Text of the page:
In the prior art shown in FIG. 8, the FG rotor 31-1 is caused to rotate as the motor is rotated. As the FG rotor 31-1 is rotated, the polarity of the magnetic poles on the FG rotor 31-1 facing the comb teeth of the FG stator 31-2 is repeatedly reversed substantially. This causes the direction of magnetic flux crossing the FG coil 31-22 to change, corresponding to the substantial reversal of the magnetic poles of the FG rotor 31-1, thus generating an induced voltage in the FG rotor 31-22. Since the induced voltage has a frequency proportional to the revolution of the FG rotor 31-1, motor revolution can be detected by measuring the frequency of the induced voltage in the FG coil 31-22.

Although the construction and operation of the prior art shown in FIG. 8 have been described in the foregoing, the prior art shown in FIG. 8 has such a construction that a space for housing the frequency generator 31 is provided by extending the motor shaft 25, and increasing the length of the large case 28 in the direction of the motor shaft corresponding to the extension of the motor shaft 25. That is, a space exclusively used for mounting the frequency generator 31 in the motor is required. This poses an unwanted problem of increasing the size of the motor in the direction of the motor shaft.

To solve the aforementioned problem, the present Applicant proposed "A miniature motor having a frequency generator (Utility Model Application No. 61897-1988)" as shown in FIG. 9. FIG. 9 (A) is a structural diagram of a miniature motor having a frequency generator as proposed in the above Utility Model Application. FIG. 9 (B) is a diagram of assistance in explaining the state where the FG coil in the prior art shown in FIG. 9 (A) is installed. Numeral 41 in the figure denotes an FG rotor, which is made of a ring-shaped soft magnetic material disc having serrations (not shown) on the outer periphery thereof; 42 an FG stator; 43 a brush holder, made of a synthetic resin, and other numerals correspond to those shown in FIG. 8. The FG stator 42 is made of a ring-shaped soft magnetic material disc, and consists of an internal gear-shaped core 42-1 on which serrations (not shown) having the same pitch as that of the serrations on the FG rotor 41 is formed on the inner periphery thereof; a pair of FG magnets 42-2 fixedly fitted to the inner surface of the small case plate 21; and an FG coil 42-3 wound along the inner circumferential surface of the large case 28 and the FG magnet 42-2. The internal gear-shaped core 42-1 is fixedly fitted to the large case 28 using an adhesive in such a manner as to come in close contact with the inner circumferential surface of the large case 28.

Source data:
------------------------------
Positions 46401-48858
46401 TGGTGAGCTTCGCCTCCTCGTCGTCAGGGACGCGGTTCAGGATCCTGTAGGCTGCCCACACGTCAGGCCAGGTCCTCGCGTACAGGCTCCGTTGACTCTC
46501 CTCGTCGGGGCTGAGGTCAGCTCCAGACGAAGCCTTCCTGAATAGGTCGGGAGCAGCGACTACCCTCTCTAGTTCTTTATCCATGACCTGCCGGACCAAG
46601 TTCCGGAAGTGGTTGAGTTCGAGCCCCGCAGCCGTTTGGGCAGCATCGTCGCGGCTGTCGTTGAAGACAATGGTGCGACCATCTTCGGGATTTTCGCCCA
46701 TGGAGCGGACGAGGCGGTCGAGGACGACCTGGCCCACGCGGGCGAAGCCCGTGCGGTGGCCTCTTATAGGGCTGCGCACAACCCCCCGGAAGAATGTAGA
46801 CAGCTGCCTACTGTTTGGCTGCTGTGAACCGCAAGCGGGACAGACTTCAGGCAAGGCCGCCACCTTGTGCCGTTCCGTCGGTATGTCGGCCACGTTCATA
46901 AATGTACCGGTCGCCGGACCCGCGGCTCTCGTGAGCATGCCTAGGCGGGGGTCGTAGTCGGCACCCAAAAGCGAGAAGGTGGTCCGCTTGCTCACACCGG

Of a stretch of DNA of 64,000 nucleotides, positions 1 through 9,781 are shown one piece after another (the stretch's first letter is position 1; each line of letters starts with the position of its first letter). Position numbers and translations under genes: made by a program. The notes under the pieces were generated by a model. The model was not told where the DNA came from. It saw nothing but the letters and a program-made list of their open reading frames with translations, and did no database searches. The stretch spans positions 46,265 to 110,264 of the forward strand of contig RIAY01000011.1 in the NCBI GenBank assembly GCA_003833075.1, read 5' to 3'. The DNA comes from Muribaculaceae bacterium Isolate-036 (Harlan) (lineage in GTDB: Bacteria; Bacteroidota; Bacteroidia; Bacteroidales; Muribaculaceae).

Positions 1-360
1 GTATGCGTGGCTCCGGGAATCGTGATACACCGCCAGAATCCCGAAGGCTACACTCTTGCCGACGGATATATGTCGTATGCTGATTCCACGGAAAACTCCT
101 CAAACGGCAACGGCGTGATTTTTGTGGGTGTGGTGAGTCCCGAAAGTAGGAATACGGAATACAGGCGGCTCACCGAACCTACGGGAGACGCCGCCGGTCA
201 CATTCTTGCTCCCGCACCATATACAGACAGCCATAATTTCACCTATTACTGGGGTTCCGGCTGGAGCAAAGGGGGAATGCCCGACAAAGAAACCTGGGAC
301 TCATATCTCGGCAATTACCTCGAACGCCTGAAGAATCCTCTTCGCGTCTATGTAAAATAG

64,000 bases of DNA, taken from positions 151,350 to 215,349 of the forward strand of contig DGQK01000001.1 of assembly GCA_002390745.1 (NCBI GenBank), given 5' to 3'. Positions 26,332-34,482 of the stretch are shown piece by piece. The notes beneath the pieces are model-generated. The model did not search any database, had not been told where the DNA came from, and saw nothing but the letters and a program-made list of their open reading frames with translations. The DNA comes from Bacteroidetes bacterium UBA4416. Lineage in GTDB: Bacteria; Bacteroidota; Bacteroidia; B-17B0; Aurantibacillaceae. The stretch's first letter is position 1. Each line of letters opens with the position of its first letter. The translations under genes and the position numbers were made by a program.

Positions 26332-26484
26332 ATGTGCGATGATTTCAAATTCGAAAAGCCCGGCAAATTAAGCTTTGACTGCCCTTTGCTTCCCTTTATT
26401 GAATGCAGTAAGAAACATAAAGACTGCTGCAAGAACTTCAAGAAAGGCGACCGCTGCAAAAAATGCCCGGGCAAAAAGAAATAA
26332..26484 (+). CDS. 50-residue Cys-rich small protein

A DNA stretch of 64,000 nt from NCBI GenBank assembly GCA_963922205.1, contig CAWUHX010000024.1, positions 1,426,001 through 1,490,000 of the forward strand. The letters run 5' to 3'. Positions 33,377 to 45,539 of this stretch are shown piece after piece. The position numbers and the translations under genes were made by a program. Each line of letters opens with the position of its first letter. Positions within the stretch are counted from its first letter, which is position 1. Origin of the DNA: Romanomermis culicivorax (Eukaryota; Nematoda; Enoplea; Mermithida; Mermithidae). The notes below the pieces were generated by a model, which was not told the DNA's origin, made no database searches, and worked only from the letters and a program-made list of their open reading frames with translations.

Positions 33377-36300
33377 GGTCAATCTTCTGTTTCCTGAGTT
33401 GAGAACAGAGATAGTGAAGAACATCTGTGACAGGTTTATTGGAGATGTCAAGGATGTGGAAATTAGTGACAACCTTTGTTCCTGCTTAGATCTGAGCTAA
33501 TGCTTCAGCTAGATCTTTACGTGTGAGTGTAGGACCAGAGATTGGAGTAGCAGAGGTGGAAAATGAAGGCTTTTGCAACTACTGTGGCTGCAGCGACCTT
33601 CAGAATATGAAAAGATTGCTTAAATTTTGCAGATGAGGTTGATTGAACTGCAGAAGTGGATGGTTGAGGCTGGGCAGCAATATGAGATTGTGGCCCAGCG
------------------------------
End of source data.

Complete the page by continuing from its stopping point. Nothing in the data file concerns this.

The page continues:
The prior art shown in FIG. 9 is proposed to take advantage of the fact that there is an unused space above and below the brushes 22 and the commutator 26 shown in FIG. 8. That is, the motor dimensions are prevented from being increased by disposing the frequency generator in that space, thus making the external dimensions of a miniature motor having a frequency generator the same as those of a miniature motor without a frequency generator. In FIG. 9, the magnetic circuit in the frequency generator comprising the FG rotor 41 and the FG stator 42 is formed by a route consisting of FG magnet 42-2→FG rotor 41→internal gear-shaped core 42-1→large case 28→small case plate 21→FG magnet 42-2. That is, as the FG rotor is caused to rotate by motor rotation, magnetic fluxes change in accordance with the change in magnetic resistance in the gap between the FG rotor 41 and the internal gear-shaped core 42-1 of the FG stator 42. This in turn generates an induced voltage having a frequency corresponding to the change in magnetic flux in the FG coil 42-3. Since the frequency of the induced voltage is proportional to the revolution of the FG rotor 41, motor revolution can be detected by measuring the frequency of the induced voltage in the FG coil 42-3.

The prior art shown in FIG. 9 proposed by the present Applicant to solve the problems associated with the prior art shown in FIG. 8 shas such a construction that the internal gear-shaped core 42-1 of the FG stator 42 is fixedly fitted to the large case 28 using an adhesive after the internal gear-shaped core 42-1 is fitted in such a manner as to come in close contact with the inner circumferential surface of the large case 28. Consequently, this arrangement has the following problems in mass-producing miniature motors.

(1) This arrangement involves an adhesive to bond the large case to the internal gear-shaped core, and bonding jigs and tools to position both, leading to increased material and equipment costs.

(2) It requires adhesive coating operation and drying time after application, resulting in a substantial increase in man-hours.

(3) Fitting the internal gear-shaped core to the inside of the large case makes it difficult to maintain the accuracy of positioning of both, often leading to displacement of the internal gear-shaped core.

(4) When applying an adhesive to the inside of the large case, extreme attention and cumbersome work are required not to contaminate other parts with excess adhesive.

(5) It is necessary to control the amount of adhesive to bond the internal gear-shaped core to the large case, and maintain the bonding jigs and tools for applying an adhesive.